I have discovered my favorite Christmas mini-book, “Reindeer, Reindeer, What do you see?”  This book mimics Eric Carle’s “Brown Bear, Brown Bear, What do you see?” which just so happens to be one of our favorite books!  Click here to print off this free mini book (and other free Christmas mini books).  My son and I read this book together first and then went through each page reading it and coloring the picture the appropriate color.  I was so amazed at my son’s ability to choose the correct color as I read!  You can find other educational Christmas-themed mini books by clicking here.
Baking Christmas Cookies for the Neighbors
I will admit that I got in over my head with this project and lost my patience just a bit, for which I had to apologize later to my son.  Quite fittingly, upon my apology, he likened me to the cranky little cook on the movie "Ratatouille." That said, may I suggest (in learning from my own errors!) that if you take on baking Christmas cookies with your toddler you also take on a large dose of patience J.  If I had slowed down a bit, I might not have lost my patience like I did.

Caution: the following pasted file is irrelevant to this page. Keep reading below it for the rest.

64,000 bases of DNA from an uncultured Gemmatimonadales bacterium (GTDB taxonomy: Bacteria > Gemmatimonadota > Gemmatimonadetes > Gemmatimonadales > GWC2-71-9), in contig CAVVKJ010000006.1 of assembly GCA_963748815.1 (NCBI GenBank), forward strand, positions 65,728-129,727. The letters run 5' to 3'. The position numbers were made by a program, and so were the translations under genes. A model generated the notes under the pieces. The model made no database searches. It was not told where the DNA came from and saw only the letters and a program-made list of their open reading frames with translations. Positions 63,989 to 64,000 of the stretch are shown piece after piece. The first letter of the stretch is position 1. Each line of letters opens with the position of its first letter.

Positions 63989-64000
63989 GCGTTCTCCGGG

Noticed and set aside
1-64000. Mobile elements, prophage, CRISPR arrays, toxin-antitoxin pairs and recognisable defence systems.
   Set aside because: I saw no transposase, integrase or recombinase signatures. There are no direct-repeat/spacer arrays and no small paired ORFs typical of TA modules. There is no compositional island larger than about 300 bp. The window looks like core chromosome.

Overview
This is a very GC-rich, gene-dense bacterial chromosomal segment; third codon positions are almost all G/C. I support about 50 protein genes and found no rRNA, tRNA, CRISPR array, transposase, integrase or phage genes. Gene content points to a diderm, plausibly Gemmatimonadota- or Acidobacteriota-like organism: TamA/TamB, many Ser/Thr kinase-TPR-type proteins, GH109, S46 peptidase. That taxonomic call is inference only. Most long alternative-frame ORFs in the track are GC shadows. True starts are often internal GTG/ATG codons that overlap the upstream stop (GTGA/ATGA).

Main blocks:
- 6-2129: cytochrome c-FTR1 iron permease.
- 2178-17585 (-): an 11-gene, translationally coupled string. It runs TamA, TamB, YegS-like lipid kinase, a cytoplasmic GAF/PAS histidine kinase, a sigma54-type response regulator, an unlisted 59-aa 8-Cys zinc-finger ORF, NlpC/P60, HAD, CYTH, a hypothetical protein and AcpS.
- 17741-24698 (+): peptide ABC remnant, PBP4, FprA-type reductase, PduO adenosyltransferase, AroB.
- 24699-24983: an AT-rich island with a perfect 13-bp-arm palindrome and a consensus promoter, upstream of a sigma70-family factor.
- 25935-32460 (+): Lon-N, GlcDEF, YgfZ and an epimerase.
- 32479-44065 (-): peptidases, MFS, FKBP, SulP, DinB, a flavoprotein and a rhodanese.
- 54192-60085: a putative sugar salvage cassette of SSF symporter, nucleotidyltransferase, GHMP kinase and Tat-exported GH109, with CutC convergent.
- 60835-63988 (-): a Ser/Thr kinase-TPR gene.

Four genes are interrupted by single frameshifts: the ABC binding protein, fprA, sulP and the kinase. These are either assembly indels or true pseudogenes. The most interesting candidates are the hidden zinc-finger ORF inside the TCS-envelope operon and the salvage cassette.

That said, this turned out to be a great experience.  My son and I baked a couple different kinds of cookies (I choose recipes based on what I already had in the house to keep the cost down).  I had him help me with the pouring and mixing and stirring.  After our baking extravaganza and while he was napping, I divided the cookies up among six plates (one for each of the neighbors we had already met in our new neighborhood).   Later when my husband got home, the “guys” delivered the cookies to the neighbors.  In our experience, a plate of homemade Christmas cookies turns out to be a great way to build relationships with neighbors!
Coloring Page/Following Directions
If you’re looking for something really simple, print off a few Christmas coloring pages to have on hand for those moments this week when your little person just needs something to do.  I’ve started letting my one year old color with us, too, when we do coloring pages.  It is turning out to be a fun time-filler when we just need a calm activity.  Also, to make those plain coloring pages a little more special, every once in a while choose one to mount on construction paper.  Then post it somewhere in your home where you toddler will know that you are proud of the artwork he does!  Click here to find some fun coloring pages.